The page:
Clear gin bottle next to a little vase of flowers in a white background

This is definitely the most self-indulgent gin review I’ve ever written, you can’t taste this gin, there will never be another bottle of this gin. I distilled this gin myself with William McHenry from McHenry Distillery.

I was at the Australian Drinks Festival at the Royal Exhibition Hall (hence the name) in Melbourne last year, and William had brought along his teeny little still so people could distill their own little gins, which is just what I did.

PROCESS

A small glass flask in the heater is distilling gin, behind I a blonde woman in a red top smiling at the camera

You can see here how the little still works. The neutral alcohol goes into the flask which is placed in an electric heater. When the alcohol reaches a certain temperature (which I can’t remember, sorry!), you add your selected dried botanicals. As the alcohol begins to boil it would travel up into that little glass condenser on the left, and then down into a little jug out of frame. Pretty easy and really fun.

The neutral spirit was William’s vodka.

BOTANICALS

I chose to go really simple with my botanicals. I’ve done quite a few classes where I’ve blended individually distilled botanicals to make a gin, and I’ve never done very well with it. I always want to put in ALLLLL the botanicals and it ends up tasting terrible. So I chose just five:

Juniper
Licorice root
Coriander seeds
Lemon thyme
Black pepper

TASTING NOTES

I was so happy with my gin! So much better then my blending attempts.

The scent is really junipery, of course, love my juniper! With the savory lemon thyme note sings through too.

On the palate, the juniper and lemon thyme are at the front with the licorice root offering a sweetness in the middle and black pepper as a spicy top note. The coriander seed melts into an earthy background.

IN DRINKS

A small vase of flowers, a clear gin bottle with a handwritten label, a tiny bottle of lemon oil and a gin and tonic in a large glass with a stirrerMy gin is just perfect of a bone dry martini with a twist of lemon. The sweetness from the licorice makes it a bit too sweet for an olive garnish.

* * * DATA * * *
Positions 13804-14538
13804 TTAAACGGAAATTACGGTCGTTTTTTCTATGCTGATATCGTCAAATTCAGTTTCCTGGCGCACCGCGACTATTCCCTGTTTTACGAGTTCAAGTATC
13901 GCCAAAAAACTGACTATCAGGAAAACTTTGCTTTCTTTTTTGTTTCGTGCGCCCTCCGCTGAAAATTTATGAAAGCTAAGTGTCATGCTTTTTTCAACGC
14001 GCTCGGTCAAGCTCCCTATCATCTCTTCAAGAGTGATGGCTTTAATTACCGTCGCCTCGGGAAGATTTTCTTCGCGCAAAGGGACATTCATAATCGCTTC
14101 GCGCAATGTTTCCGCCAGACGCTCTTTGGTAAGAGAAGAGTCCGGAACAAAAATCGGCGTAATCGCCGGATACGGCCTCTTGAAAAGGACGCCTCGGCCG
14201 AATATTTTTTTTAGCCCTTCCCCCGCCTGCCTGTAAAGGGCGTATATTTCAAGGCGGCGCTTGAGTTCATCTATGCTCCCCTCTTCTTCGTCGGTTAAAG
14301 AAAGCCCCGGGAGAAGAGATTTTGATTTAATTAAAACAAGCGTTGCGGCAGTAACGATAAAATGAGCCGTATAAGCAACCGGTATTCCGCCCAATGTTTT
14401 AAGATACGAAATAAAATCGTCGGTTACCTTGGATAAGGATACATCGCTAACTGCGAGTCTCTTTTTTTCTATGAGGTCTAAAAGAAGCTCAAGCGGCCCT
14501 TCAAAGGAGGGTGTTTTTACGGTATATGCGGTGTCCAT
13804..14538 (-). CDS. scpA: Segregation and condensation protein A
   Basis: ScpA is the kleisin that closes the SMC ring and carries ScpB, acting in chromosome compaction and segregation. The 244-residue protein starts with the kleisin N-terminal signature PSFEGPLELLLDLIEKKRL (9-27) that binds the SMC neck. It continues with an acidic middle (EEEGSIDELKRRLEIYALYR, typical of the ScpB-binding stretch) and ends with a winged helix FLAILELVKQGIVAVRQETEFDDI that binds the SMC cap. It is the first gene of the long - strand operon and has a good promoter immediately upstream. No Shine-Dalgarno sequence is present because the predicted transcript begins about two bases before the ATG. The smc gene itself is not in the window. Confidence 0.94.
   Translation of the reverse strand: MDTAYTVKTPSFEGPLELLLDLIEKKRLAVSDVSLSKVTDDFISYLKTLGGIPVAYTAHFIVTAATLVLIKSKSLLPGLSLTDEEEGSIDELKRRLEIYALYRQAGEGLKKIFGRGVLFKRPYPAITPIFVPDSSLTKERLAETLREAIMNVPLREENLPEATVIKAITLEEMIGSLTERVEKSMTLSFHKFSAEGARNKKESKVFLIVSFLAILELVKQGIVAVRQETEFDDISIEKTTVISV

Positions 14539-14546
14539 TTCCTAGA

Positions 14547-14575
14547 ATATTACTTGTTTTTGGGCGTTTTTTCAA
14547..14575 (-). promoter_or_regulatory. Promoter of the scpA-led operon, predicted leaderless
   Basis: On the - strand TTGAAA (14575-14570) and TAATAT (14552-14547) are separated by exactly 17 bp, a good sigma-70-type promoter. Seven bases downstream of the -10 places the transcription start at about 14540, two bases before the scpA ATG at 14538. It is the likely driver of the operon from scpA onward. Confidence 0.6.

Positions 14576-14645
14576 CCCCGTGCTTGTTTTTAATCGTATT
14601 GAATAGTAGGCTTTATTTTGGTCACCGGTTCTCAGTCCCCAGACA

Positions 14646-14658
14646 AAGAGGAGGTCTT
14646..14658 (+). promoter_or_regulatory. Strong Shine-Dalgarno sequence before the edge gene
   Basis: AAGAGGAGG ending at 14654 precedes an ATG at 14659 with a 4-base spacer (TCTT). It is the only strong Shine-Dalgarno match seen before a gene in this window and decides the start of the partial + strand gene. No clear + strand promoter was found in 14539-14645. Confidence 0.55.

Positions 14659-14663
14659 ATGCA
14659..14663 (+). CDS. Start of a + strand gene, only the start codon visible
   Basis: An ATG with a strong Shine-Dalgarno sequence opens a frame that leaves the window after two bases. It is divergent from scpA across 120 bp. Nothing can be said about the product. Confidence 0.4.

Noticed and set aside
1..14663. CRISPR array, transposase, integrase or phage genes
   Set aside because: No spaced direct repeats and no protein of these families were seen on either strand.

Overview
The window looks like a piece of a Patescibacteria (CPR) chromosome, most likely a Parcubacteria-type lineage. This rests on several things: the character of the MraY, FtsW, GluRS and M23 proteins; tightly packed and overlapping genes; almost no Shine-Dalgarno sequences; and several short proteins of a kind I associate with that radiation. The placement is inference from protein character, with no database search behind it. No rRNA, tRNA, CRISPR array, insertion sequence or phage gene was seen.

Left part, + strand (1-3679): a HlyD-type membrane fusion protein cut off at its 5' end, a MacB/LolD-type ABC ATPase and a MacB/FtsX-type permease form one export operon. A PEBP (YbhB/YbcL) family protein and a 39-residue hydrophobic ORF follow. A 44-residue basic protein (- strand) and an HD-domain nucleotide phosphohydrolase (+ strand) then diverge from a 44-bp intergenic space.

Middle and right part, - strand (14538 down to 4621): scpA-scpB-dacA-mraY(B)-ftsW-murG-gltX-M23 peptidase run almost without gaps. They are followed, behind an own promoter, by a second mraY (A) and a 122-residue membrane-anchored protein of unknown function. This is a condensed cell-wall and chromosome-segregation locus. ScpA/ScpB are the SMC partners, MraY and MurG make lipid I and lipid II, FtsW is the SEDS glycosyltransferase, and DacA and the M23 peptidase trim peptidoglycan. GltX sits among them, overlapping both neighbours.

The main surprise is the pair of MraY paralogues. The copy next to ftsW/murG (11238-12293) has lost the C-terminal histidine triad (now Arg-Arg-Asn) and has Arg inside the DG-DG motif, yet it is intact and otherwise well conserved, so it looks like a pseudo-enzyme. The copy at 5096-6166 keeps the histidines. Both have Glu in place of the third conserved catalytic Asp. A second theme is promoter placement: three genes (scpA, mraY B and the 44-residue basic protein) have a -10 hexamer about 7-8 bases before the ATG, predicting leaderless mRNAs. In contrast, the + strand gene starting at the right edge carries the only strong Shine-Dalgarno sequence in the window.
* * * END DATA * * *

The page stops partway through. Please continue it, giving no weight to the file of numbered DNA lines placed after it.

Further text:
I gave it a go in a gin and tonic and at first, it was awful. The Fever-tree Indian tonic water opened up at licorice way too much and it ended up being way too sweet. Quite sickly. I had a good search through the fridge and found some pickled green peppercorns which I thought, rinsed and cracked, this could be great. Nope, didn’t cut it. Then I remembered that I had a little sample bottle of 100% pure organic lemon essential oil. The bottle didn’t have a proper dropper so I accidentally put about 3 drops into my gin and tonic (one drop would do), and my friends it was so bloody delicious! I loved it. I’m now super excited about working with essential oils in gin and tonics and cocktail.

A quick note on essential oils, many of them are not safe to be consumed. I will be doing research and working with only safe, 100% pure oils.

While you can’t try my gin, you can get yourself to Tasmania and distill your own the McHenry Distillery! You can find out more and book here.

Disclaimer I was given the opportunity to distill this gin for free courtesy of McHenry Distillery. While I appreciate the generosity of this gift, my appreciation has not influenced this article.

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